April was National Child Abuse Prevention Month, but what happened this morning reminded me that every month is worthy of that designation.
I’m a CASA – a court-appointed special advocate in family court. That means I’m a volunteer who works with a child’s guardian ad litem to make sure the child’s interests are kept in the forefront as the family’s case winds its way through labyrinth that is the U.S. court system.
It’s a volunteer job I’ve held since May 2005. In all, I’ve advocated for 18 children over the last seven years, sometimes twice, when their cases returned before the court.
On days like today, I wonder how effective I am. Today I watched as some kids I’ve worked with before went into foster care. It was heart-wrenching, although I knew it was best, at least for now. Their safety was at issue.
But what troubles me is that the last time I saw them, a few years back when they were released from the court’s jurisdiction into their parents’ waiting arms, I thought the family was on the right track. I saw progress, knew the parents could make it. Not just me, either, but everyone involved in the case thought this was one happy ending in the midst of so many sad ones.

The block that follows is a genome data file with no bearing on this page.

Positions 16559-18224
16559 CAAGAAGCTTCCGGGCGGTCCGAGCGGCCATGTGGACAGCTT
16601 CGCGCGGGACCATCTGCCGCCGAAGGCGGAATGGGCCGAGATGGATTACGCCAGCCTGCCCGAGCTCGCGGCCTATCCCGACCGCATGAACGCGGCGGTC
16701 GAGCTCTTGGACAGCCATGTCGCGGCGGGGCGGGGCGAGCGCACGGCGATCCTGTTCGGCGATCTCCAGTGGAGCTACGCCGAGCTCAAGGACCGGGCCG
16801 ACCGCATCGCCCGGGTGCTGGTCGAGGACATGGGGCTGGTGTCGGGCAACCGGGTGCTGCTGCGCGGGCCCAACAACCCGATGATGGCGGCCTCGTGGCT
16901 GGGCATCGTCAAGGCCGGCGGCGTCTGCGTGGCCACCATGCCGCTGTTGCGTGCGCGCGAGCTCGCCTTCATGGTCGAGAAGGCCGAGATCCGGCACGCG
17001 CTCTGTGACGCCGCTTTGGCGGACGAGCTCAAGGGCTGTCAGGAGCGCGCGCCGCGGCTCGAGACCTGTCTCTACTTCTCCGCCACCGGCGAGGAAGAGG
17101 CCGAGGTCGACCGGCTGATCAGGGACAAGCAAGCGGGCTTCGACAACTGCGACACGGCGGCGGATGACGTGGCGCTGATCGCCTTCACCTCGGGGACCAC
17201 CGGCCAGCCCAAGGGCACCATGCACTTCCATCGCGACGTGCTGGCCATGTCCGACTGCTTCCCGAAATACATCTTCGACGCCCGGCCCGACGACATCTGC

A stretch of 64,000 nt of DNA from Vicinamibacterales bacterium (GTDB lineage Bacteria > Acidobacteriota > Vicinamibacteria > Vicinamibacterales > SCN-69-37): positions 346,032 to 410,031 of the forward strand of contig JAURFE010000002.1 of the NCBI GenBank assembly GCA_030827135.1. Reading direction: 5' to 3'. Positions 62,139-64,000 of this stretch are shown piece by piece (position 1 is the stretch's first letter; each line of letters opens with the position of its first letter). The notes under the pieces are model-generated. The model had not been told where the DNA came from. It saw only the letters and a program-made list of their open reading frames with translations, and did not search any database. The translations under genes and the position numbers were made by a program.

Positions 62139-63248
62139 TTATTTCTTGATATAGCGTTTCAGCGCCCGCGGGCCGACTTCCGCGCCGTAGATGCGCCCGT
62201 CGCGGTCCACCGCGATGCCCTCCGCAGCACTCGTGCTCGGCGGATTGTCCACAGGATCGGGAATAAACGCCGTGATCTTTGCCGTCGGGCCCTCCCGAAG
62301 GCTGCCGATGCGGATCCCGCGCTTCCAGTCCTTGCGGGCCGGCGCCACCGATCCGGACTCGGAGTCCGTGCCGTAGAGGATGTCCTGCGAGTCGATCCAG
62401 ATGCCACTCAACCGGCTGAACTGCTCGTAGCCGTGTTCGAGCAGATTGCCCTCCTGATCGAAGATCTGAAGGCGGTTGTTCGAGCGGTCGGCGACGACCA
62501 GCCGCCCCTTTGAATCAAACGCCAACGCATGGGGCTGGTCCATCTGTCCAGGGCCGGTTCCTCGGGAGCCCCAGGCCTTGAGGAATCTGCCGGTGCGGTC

A happy ending isn’t out of reach, I guess, but maybe the definition needs to change, at least for this family. People can change – it’s one truth of humanity – but how many second chances do folks deserve?
It’s a question I wrestle with.